Vancouver Islanders coping with frigid blast of arctic air

WatchThe coldest air mass to hit Vancouver Island in years is resulting in frozen ocean marinas and bursting household pipes. Dean Stoltz has more.
Photo credit: The Canadian Press

Many vehicles are still buried in snow after two storms hit parts of Vancouver Island last week, but now it’s the bone-crunching cold everyone is talking and worried about.

It is so cold that even ocean water in the Comox Marina is frozen

“I’m just checking to see if, in fact, the boat is still floating,” said Fred McLean at the Comox Marina Monday. “We’ve had some snow in the past obviously but we come down and clean it off and then it usually gets warm fairly quickly but I’ve never seen the marina frozen to this extent.”

The Island’s most vulnerable are finding the frigid temperatures hard to cope with.

Community groups and churches like St. George’s in Courtenay were feeding hot meals and drinks to dozens of street people Monday.

“We are supplying food to people who really need it and these people come and they’re really thankful so it’s worthwhile,” said Joan McGrath of St. Vincent de Paul Society that feeds people at St. George’s on Mondays.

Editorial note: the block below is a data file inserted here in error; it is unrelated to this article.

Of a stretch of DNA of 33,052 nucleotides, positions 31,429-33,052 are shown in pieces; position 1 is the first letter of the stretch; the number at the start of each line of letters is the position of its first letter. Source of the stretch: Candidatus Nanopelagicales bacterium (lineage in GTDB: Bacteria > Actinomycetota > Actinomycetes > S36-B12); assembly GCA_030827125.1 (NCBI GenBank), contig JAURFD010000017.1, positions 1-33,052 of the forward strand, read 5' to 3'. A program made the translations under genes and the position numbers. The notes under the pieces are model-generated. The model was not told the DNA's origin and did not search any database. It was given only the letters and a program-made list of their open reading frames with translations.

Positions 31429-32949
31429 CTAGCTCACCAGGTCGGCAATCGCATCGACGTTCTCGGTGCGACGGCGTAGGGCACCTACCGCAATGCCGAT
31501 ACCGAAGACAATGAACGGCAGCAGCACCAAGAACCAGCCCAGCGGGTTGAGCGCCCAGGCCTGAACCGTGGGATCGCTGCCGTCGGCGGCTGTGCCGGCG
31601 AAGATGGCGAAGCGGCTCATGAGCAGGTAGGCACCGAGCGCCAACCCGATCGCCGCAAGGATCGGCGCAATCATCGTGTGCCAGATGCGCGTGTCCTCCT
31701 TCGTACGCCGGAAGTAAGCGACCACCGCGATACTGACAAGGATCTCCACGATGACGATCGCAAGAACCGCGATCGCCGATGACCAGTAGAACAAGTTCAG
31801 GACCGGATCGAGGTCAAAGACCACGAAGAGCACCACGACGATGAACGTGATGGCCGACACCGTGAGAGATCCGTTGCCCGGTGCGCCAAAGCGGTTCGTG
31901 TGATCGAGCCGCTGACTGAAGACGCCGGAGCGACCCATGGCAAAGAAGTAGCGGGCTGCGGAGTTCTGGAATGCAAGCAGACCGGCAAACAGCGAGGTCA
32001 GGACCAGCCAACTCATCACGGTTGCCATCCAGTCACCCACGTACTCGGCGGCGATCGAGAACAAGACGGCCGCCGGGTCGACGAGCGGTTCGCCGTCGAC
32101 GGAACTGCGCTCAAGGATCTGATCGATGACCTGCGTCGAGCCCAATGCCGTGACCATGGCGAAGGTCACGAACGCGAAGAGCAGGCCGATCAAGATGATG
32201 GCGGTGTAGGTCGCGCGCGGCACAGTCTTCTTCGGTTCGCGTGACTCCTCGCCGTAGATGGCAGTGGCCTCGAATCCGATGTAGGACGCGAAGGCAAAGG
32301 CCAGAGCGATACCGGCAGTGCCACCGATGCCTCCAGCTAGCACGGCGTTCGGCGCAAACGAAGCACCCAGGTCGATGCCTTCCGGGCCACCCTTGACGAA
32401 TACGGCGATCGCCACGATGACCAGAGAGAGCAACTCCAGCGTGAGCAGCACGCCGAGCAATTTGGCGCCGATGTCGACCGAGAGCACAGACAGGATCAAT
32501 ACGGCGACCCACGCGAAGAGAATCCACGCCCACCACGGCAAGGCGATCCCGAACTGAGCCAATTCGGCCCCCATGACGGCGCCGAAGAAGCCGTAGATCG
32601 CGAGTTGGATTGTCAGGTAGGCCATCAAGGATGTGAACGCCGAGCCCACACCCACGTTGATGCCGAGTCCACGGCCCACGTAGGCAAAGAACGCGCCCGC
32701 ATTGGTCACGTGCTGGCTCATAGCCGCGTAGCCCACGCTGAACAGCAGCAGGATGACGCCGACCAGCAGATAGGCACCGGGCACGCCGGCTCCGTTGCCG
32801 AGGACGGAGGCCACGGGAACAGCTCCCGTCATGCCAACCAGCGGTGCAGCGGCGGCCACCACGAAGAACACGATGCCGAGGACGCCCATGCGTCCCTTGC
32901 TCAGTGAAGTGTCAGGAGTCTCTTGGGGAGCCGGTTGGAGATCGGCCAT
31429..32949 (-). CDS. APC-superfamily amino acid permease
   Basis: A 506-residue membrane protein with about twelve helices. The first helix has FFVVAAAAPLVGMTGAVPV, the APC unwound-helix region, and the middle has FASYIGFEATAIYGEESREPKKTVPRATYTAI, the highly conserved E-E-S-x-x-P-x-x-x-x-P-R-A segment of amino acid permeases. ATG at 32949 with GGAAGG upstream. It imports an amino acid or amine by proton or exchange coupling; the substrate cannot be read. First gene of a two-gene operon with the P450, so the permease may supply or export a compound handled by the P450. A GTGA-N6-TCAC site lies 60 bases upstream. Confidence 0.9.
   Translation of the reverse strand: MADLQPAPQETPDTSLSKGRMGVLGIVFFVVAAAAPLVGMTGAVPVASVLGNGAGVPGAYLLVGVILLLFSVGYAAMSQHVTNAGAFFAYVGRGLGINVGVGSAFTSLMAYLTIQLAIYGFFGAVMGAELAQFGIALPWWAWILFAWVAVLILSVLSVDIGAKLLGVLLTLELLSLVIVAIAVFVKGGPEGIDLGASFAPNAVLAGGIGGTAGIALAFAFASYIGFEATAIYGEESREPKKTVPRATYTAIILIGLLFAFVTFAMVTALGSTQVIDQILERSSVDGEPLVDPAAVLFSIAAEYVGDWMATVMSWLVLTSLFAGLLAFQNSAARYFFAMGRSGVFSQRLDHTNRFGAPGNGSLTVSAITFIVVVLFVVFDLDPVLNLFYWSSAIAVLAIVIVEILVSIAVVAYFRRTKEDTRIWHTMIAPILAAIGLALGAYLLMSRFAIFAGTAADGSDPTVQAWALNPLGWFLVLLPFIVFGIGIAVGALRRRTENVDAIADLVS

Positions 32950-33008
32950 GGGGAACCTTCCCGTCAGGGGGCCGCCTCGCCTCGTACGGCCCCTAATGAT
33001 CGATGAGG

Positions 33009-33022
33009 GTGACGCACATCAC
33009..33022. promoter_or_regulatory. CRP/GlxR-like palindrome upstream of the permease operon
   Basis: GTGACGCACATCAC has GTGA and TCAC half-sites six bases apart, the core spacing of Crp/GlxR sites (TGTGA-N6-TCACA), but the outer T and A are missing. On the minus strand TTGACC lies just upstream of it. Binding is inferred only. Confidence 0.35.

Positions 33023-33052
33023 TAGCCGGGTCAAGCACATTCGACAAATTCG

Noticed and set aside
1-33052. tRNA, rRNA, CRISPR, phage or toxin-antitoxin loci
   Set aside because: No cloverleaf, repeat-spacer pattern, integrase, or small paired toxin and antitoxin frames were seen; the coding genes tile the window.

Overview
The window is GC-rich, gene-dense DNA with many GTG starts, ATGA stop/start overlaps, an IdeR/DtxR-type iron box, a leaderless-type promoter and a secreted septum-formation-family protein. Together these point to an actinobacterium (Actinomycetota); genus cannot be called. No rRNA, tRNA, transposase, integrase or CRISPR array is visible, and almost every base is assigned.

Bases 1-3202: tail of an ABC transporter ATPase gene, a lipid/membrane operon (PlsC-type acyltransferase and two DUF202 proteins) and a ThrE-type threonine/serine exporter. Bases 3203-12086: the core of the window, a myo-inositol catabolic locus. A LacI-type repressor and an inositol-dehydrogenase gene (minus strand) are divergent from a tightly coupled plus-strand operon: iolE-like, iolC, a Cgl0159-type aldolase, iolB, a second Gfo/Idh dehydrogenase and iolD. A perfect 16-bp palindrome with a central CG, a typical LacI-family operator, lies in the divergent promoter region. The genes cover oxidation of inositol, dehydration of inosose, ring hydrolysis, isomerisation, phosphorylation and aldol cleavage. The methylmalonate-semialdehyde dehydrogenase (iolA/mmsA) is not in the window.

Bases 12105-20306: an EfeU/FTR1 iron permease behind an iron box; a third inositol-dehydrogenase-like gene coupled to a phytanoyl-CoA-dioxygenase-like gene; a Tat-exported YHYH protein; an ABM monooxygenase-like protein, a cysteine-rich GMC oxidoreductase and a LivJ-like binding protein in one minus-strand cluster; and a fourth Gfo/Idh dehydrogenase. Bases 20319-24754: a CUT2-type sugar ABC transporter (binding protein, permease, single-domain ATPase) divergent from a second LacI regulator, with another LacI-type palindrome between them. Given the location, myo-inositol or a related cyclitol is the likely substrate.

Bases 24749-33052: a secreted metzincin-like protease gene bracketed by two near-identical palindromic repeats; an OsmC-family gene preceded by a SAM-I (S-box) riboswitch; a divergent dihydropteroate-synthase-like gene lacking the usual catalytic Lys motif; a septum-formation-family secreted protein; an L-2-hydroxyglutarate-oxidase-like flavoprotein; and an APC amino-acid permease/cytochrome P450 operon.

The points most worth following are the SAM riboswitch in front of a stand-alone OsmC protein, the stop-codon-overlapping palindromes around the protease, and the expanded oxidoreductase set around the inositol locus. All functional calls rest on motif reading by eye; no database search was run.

Temperatures that remained well below freezing across Vancouver Island Monday are also causing major plumbing problems for some.

Frozen and burst pipes are keeping businesses like Citywide Plumbing in Langford hopping with calls coming in every 10 or 15 minutes.

“Oh, they’re just in sheer panic that there’s no water flowing hot or cold and I think they’re just happy that we’re answering the phone,” said Citywide’s Shawn Waters.

He says a few simple things can prevent big problems.

“Leaving a tap running, maybe in your bathtub, even just a trickle will help because moving water won’t freeze as fast,” said Waters. “Also leaving your cabinet doors open in your house where there are pipes under the counter or sink will help because the ambient inside air will help to keep the pipes warmer.”

Waters also suggests purchasing tap bib covers to put over outdoor faucets to protect them from the cold winds.

Mainroad North Island highway crews were out again Monday clearing roads and applying salt brine or sand to slippery sections.

“We’re putting out sand for traction because you get to a point where you have compact snow in some areas so we’re just keeping the traction maintained on that,” said Mainroad North Island Operations Manager Chris Cowley. “With the colder temperatures, we’re getting a rare taste of what the rest of Canada deals with.”

Private contractors were also busy clearing parking lots across Vancouver Island.

“Yeah, snow is like a bit of extra cash through the wintertime when we can’t dig holes and lay sod down or put retaining walls in so it’s an extra bonus,” said Jamie Rennison who owns Tippin Point Contracting in Merville.

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Dean StoltzDean Stoltz

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